Multicomponent Distillation Column

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Consider a distillation column operating at 101.325 kPa. This column contains 10 stages, a partial reboiler, and a total condenser. A multicomponent mixture composed of 40 mole% benzene, 30 mole% toluene and 30 mole% ‐xylene is to be separated by this column. The feed is a saturated liquid with a flow rate equal to 100 kmole/hr. Feed enters at stage 5 counting from the top. At normal operating conditions, the reflux and reboil ratios are both set to 3. If one assumes a uniform tray spacing equal to 24 inches and an operating vapor-phase velocity equal to 80% of the value of the flooding velocity, then the column diameter can be calculated and is equal to 1.35 m. The active area is set to 80% of the total cross-sectional area of the column.


The momentum balance for each tray is neglected. The Francis weir formula is assumed and provides the additional equations used in the Demonstration to compute molar hold-up of the trays. The weir height is set equal to 5 cm. In addition, condenser and reboiler volumes are taken to be equal to 2.5 .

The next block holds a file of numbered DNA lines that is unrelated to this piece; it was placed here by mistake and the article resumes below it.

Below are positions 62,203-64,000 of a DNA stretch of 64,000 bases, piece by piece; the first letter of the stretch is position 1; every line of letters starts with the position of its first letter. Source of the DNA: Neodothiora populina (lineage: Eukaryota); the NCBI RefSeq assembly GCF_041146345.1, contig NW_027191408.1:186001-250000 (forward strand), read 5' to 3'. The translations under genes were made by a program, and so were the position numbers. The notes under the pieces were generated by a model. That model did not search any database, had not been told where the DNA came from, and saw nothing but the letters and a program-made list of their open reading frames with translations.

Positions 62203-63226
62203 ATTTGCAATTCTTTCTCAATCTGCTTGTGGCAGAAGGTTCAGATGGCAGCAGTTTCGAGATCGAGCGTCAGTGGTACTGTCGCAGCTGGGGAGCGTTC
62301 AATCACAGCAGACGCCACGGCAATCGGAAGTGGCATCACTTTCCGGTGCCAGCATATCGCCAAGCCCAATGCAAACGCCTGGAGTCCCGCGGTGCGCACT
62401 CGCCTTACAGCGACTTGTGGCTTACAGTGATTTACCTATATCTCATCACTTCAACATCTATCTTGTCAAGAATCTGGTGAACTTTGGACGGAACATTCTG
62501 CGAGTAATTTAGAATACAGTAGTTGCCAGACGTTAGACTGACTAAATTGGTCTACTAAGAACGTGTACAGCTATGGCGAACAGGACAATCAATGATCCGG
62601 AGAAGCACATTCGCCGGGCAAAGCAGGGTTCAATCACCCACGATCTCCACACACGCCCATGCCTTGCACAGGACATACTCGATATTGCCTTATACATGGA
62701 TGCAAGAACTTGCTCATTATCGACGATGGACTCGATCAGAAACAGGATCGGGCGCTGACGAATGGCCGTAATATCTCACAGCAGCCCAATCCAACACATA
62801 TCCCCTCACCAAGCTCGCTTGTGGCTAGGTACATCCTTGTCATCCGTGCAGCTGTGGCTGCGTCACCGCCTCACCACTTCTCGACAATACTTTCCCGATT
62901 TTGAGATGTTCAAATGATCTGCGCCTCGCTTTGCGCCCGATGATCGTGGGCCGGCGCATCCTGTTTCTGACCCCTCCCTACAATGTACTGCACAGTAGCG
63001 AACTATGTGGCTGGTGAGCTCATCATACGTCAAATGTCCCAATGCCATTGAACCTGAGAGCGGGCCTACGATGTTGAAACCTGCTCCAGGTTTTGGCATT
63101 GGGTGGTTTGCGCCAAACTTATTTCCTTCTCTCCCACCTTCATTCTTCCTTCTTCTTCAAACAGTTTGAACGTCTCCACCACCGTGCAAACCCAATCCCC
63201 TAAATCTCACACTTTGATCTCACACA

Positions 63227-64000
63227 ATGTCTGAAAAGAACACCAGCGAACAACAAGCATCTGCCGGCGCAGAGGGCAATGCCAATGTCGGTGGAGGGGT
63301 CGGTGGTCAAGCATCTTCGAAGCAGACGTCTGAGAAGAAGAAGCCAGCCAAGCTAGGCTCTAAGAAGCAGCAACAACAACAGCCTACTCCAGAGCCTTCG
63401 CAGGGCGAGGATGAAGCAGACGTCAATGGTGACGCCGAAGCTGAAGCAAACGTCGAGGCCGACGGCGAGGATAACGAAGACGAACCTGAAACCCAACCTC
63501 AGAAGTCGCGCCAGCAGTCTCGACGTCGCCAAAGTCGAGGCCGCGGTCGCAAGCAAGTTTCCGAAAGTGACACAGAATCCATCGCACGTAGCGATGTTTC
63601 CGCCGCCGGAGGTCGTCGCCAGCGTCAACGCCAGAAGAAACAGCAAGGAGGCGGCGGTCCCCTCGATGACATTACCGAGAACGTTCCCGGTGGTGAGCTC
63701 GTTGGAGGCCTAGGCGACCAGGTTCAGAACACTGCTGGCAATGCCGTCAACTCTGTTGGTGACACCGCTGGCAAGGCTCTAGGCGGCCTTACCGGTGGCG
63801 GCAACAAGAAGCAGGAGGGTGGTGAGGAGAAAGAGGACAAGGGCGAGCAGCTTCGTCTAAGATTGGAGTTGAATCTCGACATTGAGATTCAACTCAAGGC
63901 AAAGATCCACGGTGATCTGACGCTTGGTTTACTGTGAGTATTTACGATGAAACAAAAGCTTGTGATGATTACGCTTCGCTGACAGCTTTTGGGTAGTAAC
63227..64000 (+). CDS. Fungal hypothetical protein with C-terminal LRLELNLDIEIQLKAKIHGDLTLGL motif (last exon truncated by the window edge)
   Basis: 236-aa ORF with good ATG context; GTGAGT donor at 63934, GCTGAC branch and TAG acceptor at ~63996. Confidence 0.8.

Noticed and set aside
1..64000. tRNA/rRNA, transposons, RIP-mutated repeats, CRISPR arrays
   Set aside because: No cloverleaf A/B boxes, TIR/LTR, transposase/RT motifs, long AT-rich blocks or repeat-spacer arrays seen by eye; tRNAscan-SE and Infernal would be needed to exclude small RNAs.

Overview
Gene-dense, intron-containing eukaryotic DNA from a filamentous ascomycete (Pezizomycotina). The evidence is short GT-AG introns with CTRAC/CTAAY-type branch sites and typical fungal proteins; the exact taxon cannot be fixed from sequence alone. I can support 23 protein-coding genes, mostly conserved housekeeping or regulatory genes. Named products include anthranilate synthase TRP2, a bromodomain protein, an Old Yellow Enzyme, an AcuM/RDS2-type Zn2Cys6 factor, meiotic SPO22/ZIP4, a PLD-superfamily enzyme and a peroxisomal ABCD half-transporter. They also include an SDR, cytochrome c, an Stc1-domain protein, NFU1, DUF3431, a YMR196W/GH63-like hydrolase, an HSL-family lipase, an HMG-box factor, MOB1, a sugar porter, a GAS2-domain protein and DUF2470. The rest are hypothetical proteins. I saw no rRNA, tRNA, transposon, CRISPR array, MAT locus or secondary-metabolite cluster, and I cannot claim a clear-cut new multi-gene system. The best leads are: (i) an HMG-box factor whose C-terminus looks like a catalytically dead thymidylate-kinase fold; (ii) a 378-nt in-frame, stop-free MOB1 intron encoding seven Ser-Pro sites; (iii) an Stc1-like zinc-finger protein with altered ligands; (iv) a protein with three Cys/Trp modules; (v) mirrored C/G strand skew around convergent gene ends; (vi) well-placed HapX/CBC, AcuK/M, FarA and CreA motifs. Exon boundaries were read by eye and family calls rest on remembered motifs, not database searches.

A step in either the reflux or reboil ratio is applied at time 10 minutes. For every stage, the Demonstration shows plots of the composition and the temperature profiles as well as the molar hold-up (all variables are plotted versus time in minutes) for user set values of the percent step.


Contributed by: Housam Binous and Ahmed Bellagi (January 2013)
Open content licensed under CC BY-NC-SA



The Francis weir formula is given by:


where is the molar hold-up at stage in kmol, is the weir height in meters, is the molar flow rate in kmol/min, is the gravitational acceleration, is the active area, is the weir length (calculated from the knowledge of the active area and from purely geometrical considerations), and is the liquid density at stage .

Expressions for pure component molar liquid densities and vapor and liquid enthalpies were adapted from Aspen HYSYS.

The mixture is assumed to obey Raoult's law since it is composed of only aromatic compounds.

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